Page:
Unity Building The App for iOS

This quick tutorial will show you how to set up your Unity project to build for the iOS platform.

Application Identifier

Make sure your Bundle/Application Identifier is correct for the API Key you’re using. You can find your project’s Application Identifier by clicking the [Set App/Bundle ID] button on the Kudan Trackerscript, or by going to Edit -> Project Settings -> Player and open Other Settings in the iOS tab.

The Application ID be either:

  • The ID you entered when your free key was generated by XLsoft, in the format “com.companyName.productName”.
  • If you are using the Development License Key, com.xlsoft.kudanar.
    Click here for the development license key.

To see if the entered API Key is valid for the corresponding Application ID, run the app in Play Mode. View message in the console mentioning whether or not the API Key is valid. Or view in console log when building for iOS/Android.

If the Application Identifier is incorrect, the Tracker will not run and camera view will be blank/black.


Camera Usage Description

Add a camera usage description in the appropriate field. Since Kudan uses the camera, the app will crash on iOS 10+ if an app does not contain a usage description.

Usage Descriptions

If you add any extra features to your app that require additional hardware components, such as GPS, remember to add usage descriptions for those to save yourself a headache later.

Add BuildHelper

Xcode projects, built with Unity 2019 and later, now includes the UnityFramework within the Standard iOS libraries. The Kudan framework supports fat binary, so builds cannot be compiled with Bitcode enabled. This UnityFramework also requires [Enable Bitcode] to be set to [No].

Starting with Unity 2019, you can specify Xcode project settings from Unity by adding the BuildHelper.cs file to your Unity project. Following the steps below.

In Project pane, create an Editor folder in the Assets folder by right-clicking and selecting [Create > Folder]. Right-click on the Editor folder created, select [Create > C # Script], and name the file BuildHelper.cs.

Open BuildHelper.cs with Visual Studio or other editor and replace it with the following code.

#if UNITY_2019_1_OR_NEWER

using System.IO;
using UnityEditor;
using UnityEditor.Callbacks;
using UnityEditor.iOS.Xcode;

public class BuildHelper
    [PostProcessBuildAttribute (1)]
    public static void OnPostProcessBuild (BuildTarget target, string path)
        if (target == BuildTarget.iOS)
            var projectPath = PBXProject.GetPBXProjectPath (path);
            var project = new PBXProject ();
            project.ReadFromString (File.ReadAllText (projectPath));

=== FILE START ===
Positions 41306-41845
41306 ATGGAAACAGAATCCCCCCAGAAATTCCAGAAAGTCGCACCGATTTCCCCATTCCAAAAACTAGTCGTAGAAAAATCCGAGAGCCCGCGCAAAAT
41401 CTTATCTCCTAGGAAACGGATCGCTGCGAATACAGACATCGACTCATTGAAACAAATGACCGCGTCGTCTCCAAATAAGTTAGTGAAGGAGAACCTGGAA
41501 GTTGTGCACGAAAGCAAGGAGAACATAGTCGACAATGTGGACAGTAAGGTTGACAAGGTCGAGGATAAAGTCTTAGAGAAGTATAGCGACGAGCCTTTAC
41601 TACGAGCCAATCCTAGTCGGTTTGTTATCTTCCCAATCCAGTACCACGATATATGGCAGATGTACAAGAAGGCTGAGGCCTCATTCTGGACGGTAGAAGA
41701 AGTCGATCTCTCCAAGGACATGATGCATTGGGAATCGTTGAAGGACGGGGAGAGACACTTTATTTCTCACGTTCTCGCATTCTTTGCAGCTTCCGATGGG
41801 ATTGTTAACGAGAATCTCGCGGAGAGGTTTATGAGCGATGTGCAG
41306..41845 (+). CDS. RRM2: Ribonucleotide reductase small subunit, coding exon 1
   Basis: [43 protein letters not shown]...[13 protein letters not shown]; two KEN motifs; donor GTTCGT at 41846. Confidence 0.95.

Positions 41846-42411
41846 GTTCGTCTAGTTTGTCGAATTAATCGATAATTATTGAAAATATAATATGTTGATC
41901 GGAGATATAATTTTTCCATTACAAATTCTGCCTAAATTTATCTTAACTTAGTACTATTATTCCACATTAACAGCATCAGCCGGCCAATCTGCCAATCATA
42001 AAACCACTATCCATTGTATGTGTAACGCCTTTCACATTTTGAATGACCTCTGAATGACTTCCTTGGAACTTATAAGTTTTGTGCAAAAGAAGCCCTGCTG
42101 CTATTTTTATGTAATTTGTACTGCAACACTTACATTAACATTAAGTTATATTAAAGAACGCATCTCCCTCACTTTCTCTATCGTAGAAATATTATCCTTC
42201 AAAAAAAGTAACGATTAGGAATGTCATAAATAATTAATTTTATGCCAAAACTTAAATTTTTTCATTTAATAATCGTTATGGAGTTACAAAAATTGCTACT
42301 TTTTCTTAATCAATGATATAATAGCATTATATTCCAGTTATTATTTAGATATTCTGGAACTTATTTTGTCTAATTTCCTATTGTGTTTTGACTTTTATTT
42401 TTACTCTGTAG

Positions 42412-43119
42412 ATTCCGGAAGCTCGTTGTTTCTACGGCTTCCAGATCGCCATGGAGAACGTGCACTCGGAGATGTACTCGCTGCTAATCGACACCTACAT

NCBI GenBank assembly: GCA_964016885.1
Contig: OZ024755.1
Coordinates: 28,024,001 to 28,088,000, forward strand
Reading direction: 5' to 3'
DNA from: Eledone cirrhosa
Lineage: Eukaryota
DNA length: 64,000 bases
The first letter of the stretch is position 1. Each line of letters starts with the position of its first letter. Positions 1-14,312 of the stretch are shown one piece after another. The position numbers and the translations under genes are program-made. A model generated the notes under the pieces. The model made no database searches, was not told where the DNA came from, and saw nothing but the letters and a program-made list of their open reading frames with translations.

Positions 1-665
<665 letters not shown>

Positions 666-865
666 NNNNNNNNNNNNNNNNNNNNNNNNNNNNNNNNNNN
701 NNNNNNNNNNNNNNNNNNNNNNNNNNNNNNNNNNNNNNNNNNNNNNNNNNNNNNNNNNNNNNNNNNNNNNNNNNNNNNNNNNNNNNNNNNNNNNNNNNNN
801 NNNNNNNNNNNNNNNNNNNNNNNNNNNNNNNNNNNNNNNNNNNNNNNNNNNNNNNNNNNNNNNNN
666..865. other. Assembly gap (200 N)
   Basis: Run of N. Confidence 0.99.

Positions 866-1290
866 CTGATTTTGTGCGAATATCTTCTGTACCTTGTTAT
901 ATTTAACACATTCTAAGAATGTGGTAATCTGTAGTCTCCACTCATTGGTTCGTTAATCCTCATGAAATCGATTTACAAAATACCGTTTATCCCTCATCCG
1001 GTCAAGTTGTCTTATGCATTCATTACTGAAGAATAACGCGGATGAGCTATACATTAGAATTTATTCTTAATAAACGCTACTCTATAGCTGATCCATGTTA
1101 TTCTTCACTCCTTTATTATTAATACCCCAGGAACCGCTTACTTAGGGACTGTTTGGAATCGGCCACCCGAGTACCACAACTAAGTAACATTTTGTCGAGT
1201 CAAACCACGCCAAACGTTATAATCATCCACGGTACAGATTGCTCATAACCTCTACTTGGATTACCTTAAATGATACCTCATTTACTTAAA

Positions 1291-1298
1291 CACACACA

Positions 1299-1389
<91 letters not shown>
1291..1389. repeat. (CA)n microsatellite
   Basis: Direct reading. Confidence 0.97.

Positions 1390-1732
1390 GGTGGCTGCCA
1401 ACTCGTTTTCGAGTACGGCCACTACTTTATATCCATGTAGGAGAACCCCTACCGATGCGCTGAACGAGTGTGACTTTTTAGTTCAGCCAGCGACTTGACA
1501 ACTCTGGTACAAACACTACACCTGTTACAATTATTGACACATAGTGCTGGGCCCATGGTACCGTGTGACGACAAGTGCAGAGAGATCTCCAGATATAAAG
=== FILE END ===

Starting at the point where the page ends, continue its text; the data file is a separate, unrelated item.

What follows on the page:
var targetGUID = project.GetUnityFrameworkTargetGuid ();
            project.SetBuildProperty (targetGUID, "ENABLE_BITCODE", "NO");
            var iphoneGUID = project.GetUnityMainTargetGuid ();
            project.SetBuildProperty (iphoneGUID, "ENABLE_BITCODE", "NO");

            File.WriteAllText (projectPath, project.WriteToString ());

BuildHelper sets Enable Bitcode to [No] in the generated Xcode project. Just click [Build And Run].


Build the Xcode project

Build the app by going to File -> Build Settings, selecting iOS and clicking Build. Unity will build the selected scenes and produce an XCode project in the selected folder.

Depending on your versions of Unity and Xcode, you may be able to select Build and Run instead. In this instance, Unity will automatically open the built project in Xcode and run it on a connected device, if possible. This is not always the case, however, so it is usually safer to simply click Build and open the project yourself unless you know for a fact that your particular versions of Unity and Xcode are compatible.

Set up the Xcode project

In the Xcode project, there are two more things we need to set. If you created the BuildHelper script, skip the first step. First, select the project in the tree view on the left hand side and click the Build Settings tab. Scroll down to the Build Options section and find the entry marked Enable Bitcode. Set it to NO. Kudan’s framework is a fat binary and cannot be compiled in an app with bitcode enabled. Skip this step if you created the BuildHelper script.

Next, check that you have a valid Provisioning Profile. With Xcode 8 and later, profiles will automatically be taken care of by signing into Apple, so all you should need to do is select a development team in the Signing section of the General tab. In older versions of Xcode, you’ll have to make sure that the correct profile has been selected, or that you are using a wildcard Provisioning Profile.


If everything has been set up, click the play button in the upper left corner of the screen and the app should build and run. If you have a device connected to your machine via USB, the app will run on that device once the build has finished.